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If you open the average text of Math, the reason for the importance of the ideas in textbook seem to be lost. For eg, the weil conjectures motivated a lot of the algebraic geometry ( there is a nice wiki entry on this).

If we think of the Mathematical learning process for a given topic as a hero's journey, then I think having a big problem that one can comprehend, but can not solve with their current tools, which one can work toward for, can be really motivating.


Does anyone learn this way? What were your results?
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Back in undergrad I was not a very good student but I think a good part of why I kept trying was because I was fascinated by Abel-Ruffini, it was crazy to me that such a theorem could exist and my brain couldnt understand how do you prove that there is no formula, how would they know!? So I had to learn a lot of algebra to understand this.

I took a second course in abtract algebra and we proved the theorem and honestly it was so underwhelming, didnt feel like it was worth it. But I guess I was already on my way so I did end up finishing the degree.
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I study math this way, and many people I know do--I think most graduate students shift to studying math this way since once you have a basic foundation built up, problem driven learning is better (since now you don't need to know what's on the test--you need to know enough to succeed in research, and so you need to make sure you learn valuable tools that come up often).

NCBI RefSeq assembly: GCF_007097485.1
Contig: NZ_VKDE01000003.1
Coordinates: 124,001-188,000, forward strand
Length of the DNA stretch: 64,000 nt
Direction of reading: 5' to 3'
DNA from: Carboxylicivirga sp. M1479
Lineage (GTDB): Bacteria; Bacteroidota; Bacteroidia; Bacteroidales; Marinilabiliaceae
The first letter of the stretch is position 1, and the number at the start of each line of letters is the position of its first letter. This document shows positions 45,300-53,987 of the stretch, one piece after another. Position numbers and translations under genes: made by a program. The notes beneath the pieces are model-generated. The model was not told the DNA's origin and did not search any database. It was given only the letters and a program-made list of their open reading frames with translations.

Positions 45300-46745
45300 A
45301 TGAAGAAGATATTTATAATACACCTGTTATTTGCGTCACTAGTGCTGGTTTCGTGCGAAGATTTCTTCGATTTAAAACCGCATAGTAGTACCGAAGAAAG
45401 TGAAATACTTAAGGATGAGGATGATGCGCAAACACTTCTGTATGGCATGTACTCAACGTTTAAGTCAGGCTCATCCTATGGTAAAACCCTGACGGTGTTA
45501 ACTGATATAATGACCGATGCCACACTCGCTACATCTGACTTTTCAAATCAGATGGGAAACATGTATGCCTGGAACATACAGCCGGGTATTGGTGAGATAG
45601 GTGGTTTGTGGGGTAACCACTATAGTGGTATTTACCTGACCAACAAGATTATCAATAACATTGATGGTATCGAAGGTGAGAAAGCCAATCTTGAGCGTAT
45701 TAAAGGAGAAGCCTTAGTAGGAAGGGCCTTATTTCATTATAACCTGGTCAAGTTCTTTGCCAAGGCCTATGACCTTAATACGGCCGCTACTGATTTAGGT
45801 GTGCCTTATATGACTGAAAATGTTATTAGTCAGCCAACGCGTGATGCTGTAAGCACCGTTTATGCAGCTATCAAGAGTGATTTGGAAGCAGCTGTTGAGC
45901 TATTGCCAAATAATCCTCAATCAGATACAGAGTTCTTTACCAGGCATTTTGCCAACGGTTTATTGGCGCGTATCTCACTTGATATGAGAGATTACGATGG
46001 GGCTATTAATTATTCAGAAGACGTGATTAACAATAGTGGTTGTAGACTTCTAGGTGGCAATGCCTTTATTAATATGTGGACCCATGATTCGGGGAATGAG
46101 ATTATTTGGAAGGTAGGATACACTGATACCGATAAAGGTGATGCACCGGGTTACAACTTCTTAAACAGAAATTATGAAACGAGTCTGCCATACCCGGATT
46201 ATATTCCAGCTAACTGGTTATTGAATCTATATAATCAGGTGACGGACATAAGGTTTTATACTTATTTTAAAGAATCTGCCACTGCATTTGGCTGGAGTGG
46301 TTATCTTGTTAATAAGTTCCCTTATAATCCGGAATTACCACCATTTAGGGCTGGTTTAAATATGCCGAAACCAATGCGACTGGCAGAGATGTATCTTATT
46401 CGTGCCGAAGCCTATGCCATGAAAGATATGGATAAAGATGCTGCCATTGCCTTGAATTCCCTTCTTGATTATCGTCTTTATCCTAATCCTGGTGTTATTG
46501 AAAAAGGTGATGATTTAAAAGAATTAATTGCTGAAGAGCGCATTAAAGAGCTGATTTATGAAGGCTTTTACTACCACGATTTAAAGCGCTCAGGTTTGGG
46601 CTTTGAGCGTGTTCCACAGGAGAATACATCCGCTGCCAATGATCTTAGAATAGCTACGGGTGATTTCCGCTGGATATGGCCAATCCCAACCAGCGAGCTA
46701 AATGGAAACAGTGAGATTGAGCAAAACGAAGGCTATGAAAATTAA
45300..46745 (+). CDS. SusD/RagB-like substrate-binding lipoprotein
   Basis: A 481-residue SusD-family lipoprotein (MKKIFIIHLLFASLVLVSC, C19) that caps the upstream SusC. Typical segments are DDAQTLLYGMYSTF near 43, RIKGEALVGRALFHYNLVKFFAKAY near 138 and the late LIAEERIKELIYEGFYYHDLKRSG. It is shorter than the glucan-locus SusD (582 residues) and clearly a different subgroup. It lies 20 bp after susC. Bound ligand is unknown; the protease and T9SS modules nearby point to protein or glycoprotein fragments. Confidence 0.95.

You mention the Weil conjectures; they might be ambitious for a first course in algebraic geometry. As a first attempt to learn, say, the material in Hartshorne, I think it would serve one well to try and understand the following problems.

1. Let k be a field. How do you classify nonsingular projective curves over k? This is a great question, since it forces one to grapple with how to define 'nonsingular curve' over a general field. I imagine one would first want to construct all \*proper\* curves over k, and then learn about linear systems to see how to construct a projective embedding of a proper curve.
2. Prove the Weil conjectures for algebraic curves--Weil did this using clever but classical arguments.

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